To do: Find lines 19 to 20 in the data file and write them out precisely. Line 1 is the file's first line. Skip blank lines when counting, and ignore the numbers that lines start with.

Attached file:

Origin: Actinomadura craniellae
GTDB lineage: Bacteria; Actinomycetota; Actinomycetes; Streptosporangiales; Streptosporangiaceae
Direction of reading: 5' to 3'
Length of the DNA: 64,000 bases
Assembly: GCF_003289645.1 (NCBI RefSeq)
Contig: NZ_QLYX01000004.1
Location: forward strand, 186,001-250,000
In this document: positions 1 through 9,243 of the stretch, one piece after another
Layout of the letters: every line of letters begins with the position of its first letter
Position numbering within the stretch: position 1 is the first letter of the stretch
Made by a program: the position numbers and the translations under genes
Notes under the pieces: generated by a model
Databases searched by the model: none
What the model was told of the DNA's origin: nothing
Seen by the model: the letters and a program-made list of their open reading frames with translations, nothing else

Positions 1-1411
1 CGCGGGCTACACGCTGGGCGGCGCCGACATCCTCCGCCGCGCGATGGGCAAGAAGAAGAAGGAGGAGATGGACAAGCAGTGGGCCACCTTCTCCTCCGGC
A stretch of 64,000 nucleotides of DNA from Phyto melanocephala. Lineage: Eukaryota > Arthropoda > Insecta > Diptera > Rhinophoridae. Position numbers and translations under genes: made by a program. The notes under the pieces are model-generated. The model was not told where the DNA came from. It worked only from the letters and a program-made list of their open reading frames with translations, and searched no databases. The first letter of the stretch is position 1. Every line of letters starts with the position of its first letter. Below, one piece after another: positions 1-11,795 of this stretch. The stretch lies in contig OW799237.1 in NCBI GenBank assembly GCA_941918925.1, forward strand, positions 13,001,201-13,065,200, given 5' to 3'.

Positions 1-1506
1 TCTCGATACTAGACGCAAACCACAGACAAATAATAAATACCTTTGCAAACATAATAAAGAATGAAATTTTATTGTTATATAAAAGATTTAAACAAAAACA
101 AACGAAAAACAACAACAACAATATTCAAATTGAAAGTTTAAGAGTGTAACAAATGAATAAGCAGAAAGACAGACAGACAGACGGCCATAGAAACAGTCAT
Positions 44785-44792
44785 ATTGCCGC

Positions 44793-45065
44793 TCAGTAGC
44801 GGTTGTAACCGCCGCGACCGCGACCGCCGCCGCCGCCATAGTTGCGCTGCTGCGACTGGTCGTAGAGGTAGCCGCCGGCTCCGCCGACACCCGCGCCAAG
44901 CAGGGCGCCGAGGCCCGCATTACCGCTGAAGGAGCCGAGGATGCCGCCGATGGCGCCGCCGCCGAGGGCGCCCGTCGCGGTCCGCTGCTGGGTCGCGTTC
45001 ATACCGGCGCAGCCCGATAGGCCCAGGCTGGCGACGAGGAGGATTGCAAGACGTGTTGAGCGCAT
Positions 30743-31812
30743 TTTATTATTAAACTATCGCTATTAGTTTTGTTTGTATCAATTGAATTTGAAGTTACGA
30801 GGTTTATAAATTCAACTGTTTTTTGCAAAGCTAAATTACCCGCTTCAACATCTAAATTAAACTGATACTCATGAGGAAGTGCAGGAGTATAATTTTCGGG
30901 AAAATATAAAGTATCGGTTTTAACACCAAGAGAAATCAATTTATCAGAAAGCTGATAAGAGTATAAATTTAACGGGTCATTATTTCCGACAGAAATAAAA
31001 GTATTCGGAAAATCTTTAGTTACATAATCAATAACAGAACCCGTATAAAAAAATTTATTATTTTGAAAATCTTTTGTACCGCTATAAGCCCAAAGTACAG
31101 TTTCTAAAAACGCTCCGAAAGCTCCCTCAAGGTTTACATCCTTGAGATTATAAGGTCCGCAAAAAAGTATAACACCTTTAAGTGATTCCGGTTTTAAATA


Positions 1-1506
1 TCTCGATACTAGACGCAAACCACAGACAAATAATAAATACCTTTGCAAACATAATAAAGAATGAAATTTTATTGTTATATAAAAGATTTAAACAAAAACA